Several hospitals across different territories have a standard practice of an early baby bath. In fact, most urge the parents to participate in the process. Skilled midwives and nurses cooing and cajoling the newborn, and seizing some time off with the baby before he goes back to mom, is a familiar sight. These nurses are masters, and most times they show off how swiftly and artfully they handle your tiny human in the bath tub; even before he can latch on to you or have his first skin-to-skin contact with mom. However, many other hospitals provide ample time for rooming-in first before following the bathing regimen.
What you need to know is that a newborn has a coating called the vernix caseosa, a waxy coating on the skin that works as a natural cleanser and moisturizer, and it defends the baby from infections. Early bathing can erode the vernix, which contains antimicrobial proteins that are active against E.coli, group B strep, and other common perinatal pathogens. The finding has been published in the American Journal of Obstetrics & Gynecology.
Michael Farmer, head of the Department of Family Practice and postpartum medical director at BC Women’s Hospital & Health Centre, opines that there is no urgency to bathe a newborn; instead, the focus must be on allowing rooming-in first. Initiating breastfeeding this time and allowing skin-to-skin is more important than bathing an infant, even if goes against all sense. “Babies are not born dirty,” he says. In fact, he suggests giving a good towel rub to remove the blood, meconium, and amniotic fluid while delaying the bath. Parents must feel free to request to delay newborn bathing which could otherwise impede mother-baby bonding.
The question, however, is how early is too early for the first bath after birth? Apparently, in Canada, it varies among hospitals, although some might also be rushing it. As per the research at Boston Medical Center in 2010, the wait time for newborn bath has increased from the standard two to four-hour lapse to a 12-hour wait. The delay has allowed for a significant increase in breastfeeding rates. Now babies have trouble balancing their body temperatures. So the warmth of mother’s arms while nursing helps in achieving the homeostasis. Therefore, there is less stress after delivery, and breastfeeding rates go up.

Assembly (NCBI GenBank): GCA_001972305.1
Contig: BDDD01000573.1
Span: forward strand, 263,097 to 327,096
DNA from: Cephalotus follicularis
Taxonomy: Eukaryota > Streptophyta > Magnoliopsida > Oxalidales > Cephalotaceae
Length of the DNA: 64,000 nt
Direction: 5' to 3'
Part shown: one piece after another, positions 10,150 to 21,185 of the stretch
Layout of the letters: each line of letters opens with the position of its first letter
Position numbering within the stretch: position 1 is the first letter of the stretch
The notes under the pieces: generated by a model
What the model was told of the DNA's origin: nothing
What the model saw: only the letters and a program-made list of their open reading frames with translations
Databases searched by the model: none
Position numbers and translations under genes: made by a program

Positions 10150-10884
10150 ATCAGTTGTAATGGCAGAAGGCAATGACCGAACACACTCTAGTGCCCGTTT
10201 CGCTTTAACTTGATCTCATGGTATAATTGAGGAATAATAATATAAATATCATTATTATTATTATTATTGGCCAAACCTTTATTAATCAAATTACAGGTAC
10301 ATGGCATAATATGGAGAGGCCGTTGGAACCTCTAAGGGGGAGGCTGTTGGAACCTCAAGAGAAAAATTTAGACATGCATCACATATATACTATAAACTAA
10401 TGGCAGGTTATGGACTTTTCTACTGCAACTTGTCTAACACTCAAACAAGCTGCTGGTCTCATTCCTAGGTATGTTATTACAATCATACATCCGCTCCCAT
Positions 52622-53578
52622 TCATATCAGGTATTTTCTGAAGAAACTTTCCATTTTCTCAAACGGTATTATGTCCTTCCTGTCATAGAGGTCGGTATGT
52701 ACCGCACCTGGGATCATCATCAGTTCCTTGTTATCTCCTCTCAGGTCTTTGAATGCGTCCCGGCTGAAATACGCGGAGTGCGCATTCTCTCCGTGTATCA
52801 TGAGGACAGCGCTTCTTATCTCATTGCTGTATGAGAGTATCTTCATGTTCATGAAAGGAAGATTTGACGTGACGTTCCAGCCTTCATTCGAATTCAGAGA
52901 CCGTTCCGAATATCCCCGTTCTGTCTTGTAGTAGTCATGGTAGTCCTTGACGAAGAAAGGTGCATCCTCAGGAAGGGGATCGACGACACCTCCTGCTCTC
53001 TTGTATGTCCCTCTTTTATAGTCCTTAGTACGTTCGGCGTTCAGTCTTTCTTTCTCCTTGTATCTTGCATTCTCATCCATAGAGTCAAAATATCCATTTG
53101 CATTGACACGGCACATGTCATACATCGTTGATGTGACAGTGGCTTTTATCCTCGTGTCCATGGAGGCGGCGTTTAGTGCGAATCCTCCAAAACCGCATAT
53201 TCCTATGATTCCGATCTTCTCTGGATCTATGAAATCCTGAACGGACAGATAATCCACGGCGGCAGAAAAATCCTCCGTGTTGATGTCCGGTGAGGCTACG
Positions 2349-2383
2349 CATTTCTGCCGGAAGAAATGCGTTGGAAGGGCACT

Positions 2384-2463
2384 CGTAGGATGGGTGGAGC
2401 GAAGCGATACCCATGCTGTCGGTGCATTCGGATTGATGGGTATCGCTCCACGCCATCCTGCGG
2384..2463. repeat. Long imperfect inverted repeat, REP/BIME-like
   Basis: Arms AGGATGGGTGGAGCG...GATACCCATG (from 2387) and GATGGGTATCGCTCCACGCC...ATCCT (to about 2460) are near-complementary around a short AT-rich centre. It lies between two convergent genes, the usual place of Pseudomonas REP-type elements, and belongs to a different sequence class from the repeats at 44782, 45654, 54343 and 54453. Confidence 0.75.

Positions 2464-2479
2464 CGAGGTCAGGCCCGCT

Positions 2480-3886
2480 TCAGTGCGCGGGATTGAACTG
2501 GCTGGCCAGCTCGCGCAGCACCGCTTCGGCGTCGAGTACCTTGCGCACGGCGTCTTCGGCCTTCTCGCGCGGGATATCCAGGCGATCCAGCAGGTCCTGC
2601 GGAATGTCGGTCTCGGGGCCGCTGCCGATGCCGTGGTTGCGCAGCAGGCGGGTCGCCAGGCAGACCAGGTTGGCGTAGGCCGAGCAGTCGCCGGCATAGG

And how about an authoritative waiting guidelines? The World Health Organization has advised delaying the bath for a whole 24-hour period, although a wait this long was not the norm as obtained through a survey of Canadian hospitals. The first bath at BC Women’s doesn’t happen until at least four hours after birth and up to 24 hours postpartum. Toronto East General Hospital has reported a healthy full-term baby who maintained a stable temperature despite bathing him after eight hours and that was keeping him as early as possible. In all the events, the parents’ request to delay the bath were taken into consideration.
So, it could be feasible to postpone a bath. It offers parents, especially first-time moms an opportunity to learn how to bathe a baby. Most mothers become anxious while holding a baby, lest he slips out off from the hands. Under the nurses’ purview, it could be a useful experience for the new mother. If not for hygiene, it can become a learning experience.
If we could conclude that bathing could wait even for a week, there are few hygiene tips to remember. Make sure that you wash your baby’s head, hair and face to help her maintain the body temperature. Also, clean the corners of the eyes directing from inside to outside using a clean, sterile damp cloth and then wash the face.
So, if you don’t have the heart to let your baby be given a bath so early on, discuss with the doctors and let them know your concerns. They should be more than happy to delay the process.